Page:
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Tuesday, March 18, 2008

Konglor Cave road opens to public in May

The renovation of the 36km-long road leading to Konglor Cave in Hinboun district, Khammuan province, will allow the passage of all vehicles to the cave from May, said a senior official yesterday.

At present the road is still under construction, and larger vehicles have been unable to navigate the detour road for the past two months.

Visitors to the cave are recommended to take a small vehicle if they want to experience this amazing cave.

The Director of the road-building project, Mr Somchay Khanthasane, told Vientiane Times yesterday that workers are asphalting the road so it is closed to traffic. Road users must temporarily use a detour road instead.

Mr Somchay said that although the road will open in May, it might be necessary to close it in the rainy season this year if the construction of two new bridges is not complete.

“We are now putting down the first layer of asphalt. We will continue the work after the rainy season and the road will be in perfect condition by the end of this year,” he said.

At the moment it takes three hours to get to the cave after leaving main road No A8, as the path passes through rice fields and is very bumpy. In the wet season it's almost impossible to get there.

Once the renovated road is finished, it should take just under one hour, said Mr Somchay.

The new road is costing about US$4.5 million to build. The Asian Development Bank has lent the Lao government more than 80 percent of the required funds, according to the Head of the Khammuan provincial Tourism Administration, Mr Thayaphone Singthong .

He said the road upgrade is part of tourism development in the province.

“Tourism development is very important for people living near the cave and will help to contribute to poverty reduction,” he said.

The 7.5km-long cavern that has been earmarked as a tourist attraction was discovered in the 16th century under the leadership of the governor of Nalae district, now Nakai district.

In 1997, the government invited French experts to survey the area before declaring it an official tourist site in 2002.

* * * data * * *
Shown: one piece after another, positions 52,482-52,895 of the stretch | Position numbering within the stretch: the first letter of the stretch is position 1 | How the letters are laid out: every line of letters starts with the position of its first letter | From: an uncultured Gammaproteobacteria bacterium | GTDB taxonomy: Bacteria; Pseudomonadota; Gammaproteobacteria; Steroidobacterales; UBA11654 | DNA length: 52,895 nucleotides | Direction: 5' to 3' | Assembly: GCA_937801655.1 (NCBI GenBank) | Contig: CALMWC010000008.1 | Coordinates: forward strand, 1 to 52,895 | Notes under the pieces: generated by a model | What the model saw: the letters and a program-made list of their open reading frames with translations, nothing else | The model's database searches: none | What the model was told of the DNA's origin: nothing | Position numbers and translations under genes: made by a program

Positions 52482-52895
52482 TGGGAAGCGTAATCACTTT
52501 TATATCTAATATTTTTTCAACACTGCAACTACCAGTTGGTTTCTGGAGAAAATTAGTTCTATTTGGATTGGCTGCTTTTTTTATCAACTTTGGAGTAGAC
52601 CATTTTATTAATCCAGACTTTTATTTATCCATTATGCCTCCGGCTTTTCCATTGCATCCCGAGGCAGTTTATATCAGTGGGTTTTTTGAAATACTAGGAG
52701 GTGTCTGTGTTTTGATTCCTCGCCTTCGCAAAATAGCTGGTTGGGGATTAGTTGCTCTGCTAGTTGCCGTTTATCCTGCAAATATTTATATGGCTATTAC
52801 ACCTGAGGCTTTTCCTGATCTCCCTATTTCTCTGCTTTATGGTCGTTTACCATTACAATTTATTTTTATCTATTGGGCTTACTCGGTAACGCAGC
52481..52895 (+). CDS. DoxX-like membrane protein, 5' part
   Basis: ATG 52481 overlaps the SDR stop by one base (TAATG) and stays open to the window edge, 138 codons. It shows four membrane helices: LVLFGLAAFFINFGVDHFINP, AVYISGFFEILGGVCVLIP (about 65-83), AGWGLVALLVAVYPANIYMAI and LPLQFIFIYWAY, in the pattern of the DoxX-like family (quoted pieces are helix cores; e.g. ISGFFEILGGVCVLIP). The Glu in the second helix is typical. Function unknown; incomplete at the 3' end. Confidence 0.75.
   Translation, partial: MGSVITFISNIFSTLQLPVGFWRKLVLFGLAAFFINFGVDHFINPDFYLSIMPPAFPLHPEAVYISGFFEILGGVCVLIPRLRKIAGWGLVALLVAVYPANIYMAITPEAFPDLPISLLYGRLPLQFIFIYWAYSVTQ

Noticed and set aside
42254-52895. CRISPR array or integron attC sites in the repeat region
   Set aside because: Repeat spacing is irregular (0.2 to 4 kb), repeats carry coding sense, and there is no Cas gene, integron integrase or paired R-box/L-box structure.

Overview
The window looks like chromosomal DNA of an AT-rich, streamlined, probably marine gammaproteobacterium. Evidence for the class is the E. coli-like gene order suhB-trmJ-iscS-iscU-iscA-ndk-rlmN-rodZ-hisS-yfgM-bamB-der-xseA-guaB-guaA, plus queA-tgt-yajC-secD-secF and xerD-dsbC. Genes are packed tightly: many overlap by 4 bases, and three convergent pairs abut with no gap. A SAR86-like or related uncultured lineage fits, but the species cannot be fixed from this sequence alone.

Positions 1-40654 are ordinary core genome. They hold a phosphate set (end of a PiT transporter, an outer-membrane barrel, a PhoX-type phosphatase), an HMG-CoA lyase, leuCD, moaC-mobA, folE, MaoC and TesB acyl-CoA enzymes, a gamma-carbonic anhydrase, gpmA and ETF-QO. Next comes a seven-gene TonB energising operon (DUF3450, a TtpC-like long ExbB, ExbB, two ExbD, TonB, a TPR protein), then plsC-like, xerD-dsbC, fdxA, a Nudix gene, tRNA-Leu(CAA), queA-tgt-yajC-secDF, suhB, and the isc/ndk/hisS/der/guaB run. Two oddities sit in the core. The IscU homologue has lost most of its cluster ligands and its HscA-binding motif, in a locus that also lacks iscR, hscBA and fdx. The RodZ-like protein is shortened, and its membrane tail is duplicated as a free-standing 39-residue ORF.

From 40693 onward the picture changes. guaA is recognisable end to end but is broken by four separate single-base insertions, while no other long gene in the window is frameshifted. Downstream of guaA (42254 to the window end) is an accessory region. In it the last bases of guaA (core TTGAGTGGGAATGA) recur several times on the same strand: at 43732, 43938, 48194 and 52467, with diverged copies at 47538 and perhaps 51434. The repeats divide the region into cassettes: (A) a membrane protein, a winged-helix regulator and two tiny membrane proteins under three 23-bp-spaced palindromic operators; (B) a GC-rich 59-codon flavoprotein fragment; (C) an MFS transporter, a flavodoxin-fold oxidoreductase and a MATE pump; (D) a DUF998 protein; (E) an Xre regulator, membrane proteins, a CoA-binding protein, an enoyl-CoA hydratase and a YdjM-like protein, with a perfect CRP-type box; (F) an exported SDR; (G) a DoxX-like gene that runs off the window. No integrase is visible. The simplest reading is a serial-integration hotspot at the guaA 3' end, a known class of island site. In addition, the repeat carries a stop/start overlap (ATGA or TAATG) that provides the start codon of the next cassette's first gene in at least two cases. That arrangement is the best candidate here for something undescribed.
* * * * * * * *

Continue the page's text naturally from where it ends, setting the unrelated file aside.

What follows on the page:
Mr Thayaphone recalled that in 2002 only eight foreign visitors came to the cave, but this number had increased rapidly since then.

The cave is 30 metres wide and between 20 and 100 metres high and is located in the National Protected Forest Area of Hinboun Mountain.

More than 100 foreign visitors make the journey to the cave each month on average, he said.

Mr Thayaphone said that in the past the cave was not seen as a source of income for local people, but had now become an important money-earner for many in the area.

“Unspoiled natural destinations have the potential to attract more tourists to the province,” he said.

Community-based ecotourism services, including village home-stays and boat trips through the cave, are provided by local people who proudly keep local customs alive.

By Souksakhone Vaenkeo
(Latest Update March 11, 2008)

Wednesday, March 5, 2008

Vat Phou festival marks growing attraction

The country's second World Heritage Site is celebrating its annual traditional festival with a range of colourful activities.

A view of some of the ancient structures in the Vat Phou area.

The UN Education, Scientific and Cultural Organisation (UNESCO) added Vat Phou to its list of UNESCO World Heritage Sites in 2001. The first such site in Laos is the ancient city of Luang Prabang , added to the list of world cultural attractions in 1995.